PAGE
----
With a reasonably heavy baiting approach, the choice of swim becomes even more important than it would be otherwise. Once you start to fish, you’re investing quite heavily in both the bait and the effort to get that bait out to the chosen mark. This makes any conclusions about having made the wrong swim choice and/or moving swims more difficult. Therefore, time taken to get to know the venue, hopefully finding the fish you’re after before choosing a swim and using a marker rod and float to investigate the features, state of the weed and makeup of the bottom, is always time well spent.
If I can, I’m always keen to actually observe the fish I’m targeting in an area before making a swim choice. On certain venues, bream can regularly been seen rolling in the late afternoon/evening. In my opinion they are often travelling from a daytime resting area to where they are likely to feed when you see them at such times, so it’s worth trying to follow the direction of travel and take note of the area where they finish the rolling behaviour.
Early mornings are often a good time to look for tench rolling on the surface and/or tail slapping. I think this is more likely to take place in areas where they are happy to feed and simply ‘hang out’, so I’m always glad to see tench movement like this in areas that I’m considering fishing. Tench can also fizz up an area with loads of tiny bubbles when they’re feeding over an area with a bit of silt, so seeing activity like this is obviously a clear confirmation of a feeding spot.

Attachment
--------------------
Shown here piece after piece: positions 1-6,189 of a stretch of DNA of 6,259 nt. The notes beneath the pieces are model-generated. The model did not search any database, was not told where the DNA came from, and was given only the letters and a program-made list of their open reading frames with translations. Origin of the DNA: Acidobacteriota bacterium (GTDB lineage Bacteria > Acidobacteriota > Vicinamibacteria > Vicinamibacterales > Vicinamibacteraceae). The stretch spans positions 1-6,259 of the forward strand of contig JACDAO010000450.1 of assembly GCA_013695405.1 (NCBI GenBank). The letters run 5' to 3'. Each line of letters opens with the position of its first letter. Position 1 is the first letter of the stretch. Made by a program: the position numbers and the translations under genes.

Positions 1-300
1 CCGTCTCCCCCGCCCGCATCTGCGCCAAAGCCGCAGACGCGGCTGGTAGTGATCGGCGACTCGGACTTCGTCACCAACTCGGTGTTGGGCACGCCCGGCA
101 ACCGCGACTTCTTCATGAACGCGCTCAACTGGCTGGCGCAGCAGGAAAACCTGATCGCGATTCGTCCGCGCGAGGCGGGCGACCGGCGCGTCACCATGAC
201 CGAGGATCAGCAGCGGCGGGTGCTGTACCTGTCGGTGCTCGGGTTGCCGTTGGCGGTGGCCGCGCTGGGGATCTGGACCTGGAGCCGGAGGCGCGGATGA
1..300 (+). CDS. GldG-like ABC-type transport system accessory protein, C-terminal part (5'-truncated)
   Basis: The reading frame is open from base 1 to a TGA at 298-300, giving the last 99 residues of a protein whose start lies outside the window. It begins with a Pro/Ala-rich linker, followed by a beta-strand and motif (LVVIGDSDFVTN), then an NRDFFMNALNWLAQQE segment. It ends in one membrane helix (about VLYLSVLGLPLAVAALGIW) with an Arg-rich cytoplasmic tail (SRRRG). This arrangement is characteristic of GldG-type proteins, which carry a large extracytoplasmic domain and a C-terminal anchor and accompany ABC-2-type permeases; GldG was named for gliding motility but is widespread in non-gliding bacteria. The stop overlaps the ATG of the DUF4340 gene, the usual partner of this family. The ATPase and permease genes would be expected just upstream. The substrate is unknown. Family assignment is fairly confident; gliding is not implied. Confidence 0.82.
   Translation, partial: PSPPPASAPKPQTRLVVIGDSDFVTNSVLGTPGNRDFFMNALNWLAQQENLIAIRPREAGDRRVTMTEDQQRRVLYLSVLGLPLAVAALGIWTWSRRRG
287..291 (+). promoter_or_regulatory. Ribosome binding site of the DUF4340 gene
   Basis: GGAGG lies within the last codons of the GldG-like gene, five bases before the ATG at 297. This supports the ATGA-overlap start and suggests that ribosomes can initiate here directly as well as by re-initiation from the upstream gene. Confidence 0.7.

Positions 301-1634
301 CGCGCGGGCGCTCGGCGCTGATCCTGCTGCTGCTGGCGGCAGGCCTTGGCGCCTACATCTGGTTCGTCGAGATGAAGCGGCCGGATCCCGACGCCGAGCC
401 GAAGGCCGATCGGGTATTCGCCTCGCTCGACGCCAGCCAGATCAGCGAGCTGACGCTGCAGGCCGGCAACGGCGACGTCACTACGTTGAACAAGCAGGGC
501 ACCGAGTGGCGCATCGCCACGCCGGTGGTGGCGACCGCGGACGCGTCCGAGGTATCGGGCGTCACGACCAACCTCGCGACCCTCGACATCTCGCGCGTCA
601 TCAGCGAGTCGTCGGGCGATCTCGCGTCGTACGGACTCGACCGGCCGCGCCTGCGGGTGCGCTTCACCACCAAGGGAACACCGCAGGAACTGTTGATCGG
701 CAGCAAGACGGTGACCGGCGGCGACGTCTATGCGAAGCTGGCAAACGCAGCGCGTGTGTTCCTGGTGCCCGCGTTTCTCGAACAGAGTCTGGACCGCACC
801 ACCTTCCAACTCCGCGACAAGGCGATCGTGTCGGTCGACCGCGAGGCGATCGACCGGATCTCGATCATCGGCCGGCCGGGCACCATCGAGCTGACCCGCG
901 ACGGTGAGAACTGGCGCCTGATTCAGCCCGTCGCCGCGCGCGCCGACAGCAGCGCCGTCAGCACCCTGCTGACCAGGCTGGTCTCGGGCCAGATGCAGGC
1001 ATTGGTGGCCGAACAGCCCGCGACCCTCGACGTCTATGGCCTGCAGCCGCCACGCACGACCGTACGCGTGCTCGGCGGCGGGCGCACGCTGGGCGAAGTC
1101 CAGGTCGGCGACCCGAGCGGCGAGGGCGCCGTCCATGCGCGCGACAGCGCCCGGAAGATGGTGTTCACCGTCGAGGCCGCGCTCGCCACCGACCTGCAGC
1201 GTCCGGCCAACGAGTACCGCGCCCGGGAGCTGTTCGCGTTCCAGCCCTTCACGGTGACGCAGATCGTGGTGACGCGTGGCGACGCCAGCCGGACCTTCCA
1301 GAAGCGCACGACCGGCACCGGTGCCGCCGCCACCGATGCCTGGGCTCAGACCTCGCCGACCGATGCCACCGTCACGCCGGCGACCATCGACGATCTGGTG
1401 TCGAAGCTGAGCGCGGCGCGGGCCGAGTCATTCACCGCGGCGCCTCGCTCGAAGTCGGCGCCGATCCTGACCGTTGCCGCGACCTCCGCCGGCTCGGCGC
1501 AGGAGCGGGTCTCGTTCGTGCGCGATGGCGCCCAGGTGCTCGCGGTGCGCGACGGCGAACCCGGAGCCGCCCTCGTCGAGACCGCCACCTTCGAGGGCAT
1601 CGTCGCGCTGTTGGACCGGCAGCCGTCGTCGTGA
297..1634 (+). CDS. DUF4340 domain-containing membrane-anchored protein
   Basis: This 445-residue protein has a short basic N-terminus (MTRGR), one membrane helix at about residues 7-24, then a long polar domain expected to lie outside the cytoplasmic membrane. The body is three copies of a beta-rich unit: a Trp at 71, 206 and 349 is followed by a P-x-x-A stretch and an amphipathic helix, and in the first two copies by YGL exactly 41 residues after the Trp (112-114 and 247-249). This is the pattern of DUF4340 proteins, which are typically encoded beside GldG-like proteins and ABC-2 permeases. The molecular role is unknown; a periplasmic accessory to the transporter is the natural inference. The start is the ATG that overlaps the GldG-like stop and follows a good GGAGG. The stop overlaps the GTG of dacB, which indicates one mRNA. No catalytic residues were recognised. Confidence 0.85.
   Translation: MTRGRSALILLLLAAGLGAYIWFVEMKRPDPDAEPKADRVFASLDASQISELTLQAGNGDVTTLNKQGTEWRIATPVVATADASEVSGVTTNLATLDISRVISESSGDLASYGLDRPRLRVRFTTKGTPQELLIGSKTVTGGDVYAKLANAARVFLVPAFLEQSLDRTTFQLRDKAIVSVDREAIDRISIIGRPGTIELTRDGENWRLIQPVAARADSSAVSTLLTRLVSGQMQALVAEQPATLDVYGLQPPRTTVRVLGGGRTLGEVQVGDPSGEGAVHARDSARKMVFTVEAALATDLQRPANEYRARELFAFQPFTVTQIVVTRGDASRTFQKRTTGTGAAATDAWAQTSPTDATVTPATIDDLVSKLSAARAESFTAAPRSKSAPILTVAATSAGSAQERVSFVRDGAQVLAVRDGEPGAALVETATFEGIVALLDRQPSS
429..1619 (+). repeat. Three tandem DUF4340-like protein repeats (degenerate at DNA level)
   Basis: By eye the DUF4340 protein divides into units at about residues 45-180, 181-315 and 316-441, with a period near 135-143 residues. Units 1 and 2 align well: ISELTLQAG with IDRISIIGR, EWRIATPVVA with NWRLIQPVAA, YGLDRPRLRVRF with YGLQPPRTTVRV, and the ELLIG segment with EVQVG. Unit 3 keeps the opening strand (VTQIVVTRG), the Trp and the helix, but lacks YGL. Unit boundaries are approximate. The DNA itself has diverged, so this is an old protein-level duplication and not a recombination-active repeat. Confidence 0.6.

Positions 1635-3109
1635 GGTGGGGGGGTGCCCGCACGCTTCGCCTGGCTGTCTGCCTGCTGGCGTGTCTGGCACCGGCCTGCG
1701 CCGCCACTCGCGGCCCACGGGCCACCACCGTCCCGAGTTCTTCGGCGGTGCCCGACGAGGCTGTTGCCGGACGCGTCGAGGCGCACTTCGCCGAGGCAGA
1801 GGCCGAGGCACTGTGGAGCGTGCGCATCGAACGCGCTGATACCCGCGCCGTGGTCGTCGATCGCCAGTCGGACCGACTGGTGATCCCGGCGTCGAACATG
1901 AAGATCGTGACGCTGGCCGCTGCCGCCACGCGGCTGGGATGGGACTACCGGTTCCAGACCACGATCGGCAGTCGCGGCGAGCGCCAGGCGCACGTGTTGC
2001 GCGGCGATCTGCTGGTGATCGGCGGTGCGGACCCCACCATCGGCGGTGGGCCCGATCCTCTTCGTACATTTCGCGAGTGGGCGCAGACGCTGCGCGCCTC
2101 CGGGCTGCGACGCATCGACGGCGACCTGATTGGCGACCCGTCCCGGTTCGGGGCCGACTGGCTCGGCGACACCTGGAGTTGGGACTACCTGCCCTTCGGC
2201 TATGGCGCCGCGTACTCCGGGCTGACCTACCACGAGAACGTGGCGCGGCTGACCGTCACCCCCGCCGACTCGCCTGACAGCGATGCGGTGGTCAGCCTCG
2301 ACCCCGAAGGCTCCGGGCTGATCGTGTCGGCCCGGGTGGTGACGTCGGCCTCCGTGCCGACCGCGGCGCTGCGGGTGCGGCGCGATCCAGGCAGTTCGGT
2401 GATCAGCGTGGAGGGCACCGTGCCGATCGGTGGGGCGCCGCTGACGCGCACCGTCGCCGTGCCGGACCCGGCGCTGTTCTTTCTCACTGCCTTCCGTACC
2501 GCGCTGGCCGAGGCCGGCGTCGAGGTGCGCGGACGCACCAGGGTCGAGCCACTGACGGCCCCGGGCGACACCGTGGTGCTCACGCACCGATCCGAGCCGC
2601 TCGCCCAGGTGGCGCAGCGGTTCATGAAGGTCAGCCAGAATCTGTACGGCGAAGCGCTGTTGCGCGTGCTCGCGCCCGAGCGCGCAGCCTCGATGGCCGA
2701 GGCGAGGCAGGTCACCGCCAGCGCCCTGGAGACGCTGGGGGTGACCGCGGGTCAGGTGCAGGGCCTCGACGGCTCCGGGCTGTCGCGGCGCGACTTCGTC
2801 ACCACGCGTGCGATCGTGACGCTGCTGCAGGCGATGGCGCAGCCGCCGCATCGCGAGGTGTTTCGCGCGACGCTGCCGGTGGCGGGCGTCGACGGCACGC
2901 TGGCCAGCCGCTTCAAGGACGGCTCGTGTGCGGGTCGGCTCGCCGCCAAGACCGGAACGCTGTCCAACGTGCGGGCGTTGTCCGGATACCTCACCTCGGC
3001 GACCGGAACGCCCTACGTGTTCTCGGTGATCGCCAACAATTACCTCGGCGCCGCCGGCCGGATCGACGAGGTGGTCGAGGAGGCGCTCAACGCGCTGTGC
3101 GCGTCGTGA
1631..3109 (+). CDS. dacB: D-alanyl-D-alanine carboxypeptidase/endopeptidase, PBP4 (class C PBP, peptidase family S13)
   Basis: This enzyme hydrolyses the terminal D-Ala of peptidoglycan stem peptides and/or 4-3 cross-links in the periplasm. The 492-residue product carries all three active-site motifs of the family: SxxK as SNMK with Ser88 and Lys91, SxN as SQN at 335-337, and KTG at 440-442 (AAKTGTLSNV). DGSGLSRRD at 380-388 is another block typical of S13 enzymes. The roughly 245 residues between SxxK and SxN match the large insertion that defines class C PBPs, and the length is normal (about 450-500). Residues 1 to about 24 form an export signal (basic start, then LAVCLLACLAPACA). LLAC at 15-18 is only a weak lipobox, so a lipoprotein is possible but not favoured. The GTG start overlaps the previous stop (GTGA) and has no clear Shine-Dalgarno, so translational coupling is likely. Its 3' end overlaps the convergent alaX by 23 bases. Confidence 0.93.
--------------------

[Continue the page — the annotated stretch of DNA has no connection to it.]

Finding the best potential feeding areas within a swim is also important, and again I like to think that the time and effort invested in the use of a marker rod/float is always justified; with perhaps the exception being on a short session when there’s a risk of spooking the fish that are already present in an area… and there’s insufficient time for them to come back in and have a proper feed.
The sort of spots I’m looking to present my hookbaits on are clear areas, where I can get good presentation without the risk of weed fouling the end-tackle or masking the hookbaits. I’m quite a fan of large clear areas for the bream, and if I can find a decently sized area where I can fit in two or three end-tackles, especially with a mix of silt and fine gravel, I’m happy. I’m content to fish smaller clear spots for the tench, and if I have to fish different spots for each hookbait, then I’m willing to do so.